Fares's only argument in favor of staying this action relies on the applicability of the first-filed rule. Thus, the only question is whether the issues in the Delaware action and the New York action are "virtually the same."[30] Because they are not, the rule does not apply and this action should not be stayed.

In support of his argument that the first-filed rule applies, Fares claims that the issuance of Series C shares diluted his Series A stock, that the question of dilution - if answered by the Delaware action - has preclusive effect on this case, and that the alleged dilution affects his liability under the Note.[31] Fares argues this last point by asserting that the dilution of his Series A shares destroyed the consideration he received for the Note.[32]

The alleged breach of fiduciary duties by the Delaware defendants does not negate consideration or otherwise serve to invalidate the Note. The consideration contemplated in the Note is the loan needed to purchase the Series A shares.[33] Fares does not contest his receipt of these shares indeed, their alleged dilution forms the basis of the Delaware action.[34] It is well established that the adequacy of consideration "is for the parties to consider at the time of making the agreement, and not for the court when it is sought to be enforced."[35] A breach of the Delaware defendants' fiduciary duties in 2012 has no bearing on the consideration from Nautilus to Fares in exchange for the Note in 2010.[36]

Relatedly, it is plain that "the evidence necessary to prove [the Delaware] cause of action would [not] establish the [New York cause of action"[37] The evidence needed to establish a breach of fiduciary duty by Nautilus's directors, officers, and controlling shareholders would neither establish nor preclude liability under the Note. Because "[a]bsent fraud or unconscionability, the adequacy of consideration is not a proper subject for judicial scrutiny, "[38] a showing of dilution alone would be insufficient to destroy adequate consideration for the Note - additional facts must also be proved.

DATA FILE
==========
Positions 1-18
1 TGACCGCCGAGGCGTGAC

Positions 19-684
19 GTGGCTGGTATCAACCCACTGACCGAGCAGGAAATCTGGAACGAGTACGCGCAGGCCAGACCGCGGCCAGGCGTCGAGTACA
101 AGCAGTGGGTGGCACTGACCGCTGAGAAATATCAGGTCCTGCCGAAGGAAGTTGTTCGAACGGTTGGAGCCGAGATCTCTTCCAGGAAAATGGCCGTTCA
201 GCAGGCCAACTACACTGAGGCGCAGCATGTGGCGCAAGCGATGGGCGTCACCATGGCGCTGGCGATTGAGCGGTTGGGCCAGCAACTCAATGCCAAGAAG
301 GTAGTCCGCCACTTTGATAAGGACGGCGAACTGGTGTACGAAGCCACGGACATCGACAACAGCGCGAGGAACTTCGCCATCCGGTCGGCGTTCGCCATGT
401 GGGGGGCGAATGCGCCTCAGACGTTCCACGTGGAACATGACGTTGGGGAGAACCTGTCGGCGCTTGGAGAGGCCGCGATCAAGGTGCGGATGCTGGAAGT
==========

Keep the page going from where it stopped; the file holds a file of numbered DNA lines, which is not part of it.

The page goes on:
In sum, Nautilus's attempt to collect a debt does not arise from the same dispute as the Delaware action - the Note was signed in 2010, while the alleged dilution did not occur until 2012.[39] As discussed above, an alleged breach of fiduciary duties by directors, officers, and controlling shareholders does not substantially overlap with the underlying corporation's attempt to collect a debt, even when the consideration for that debt is the same shares allegedly diluted by the fiduciaries' breach. Accordingly, the first-filed rule does not govern the relationship between this case and the Delaware action, and Fares raises no other reason why this action should be stayed.[40]


For all the reasons set forth above, Fares's Motion to Stay is denied. The Clerk of the Court is directed to close this motion (Docket No. 19). A conference is scheduled for July 11, 2013, at 5:00 PM, in Courtroom 15C.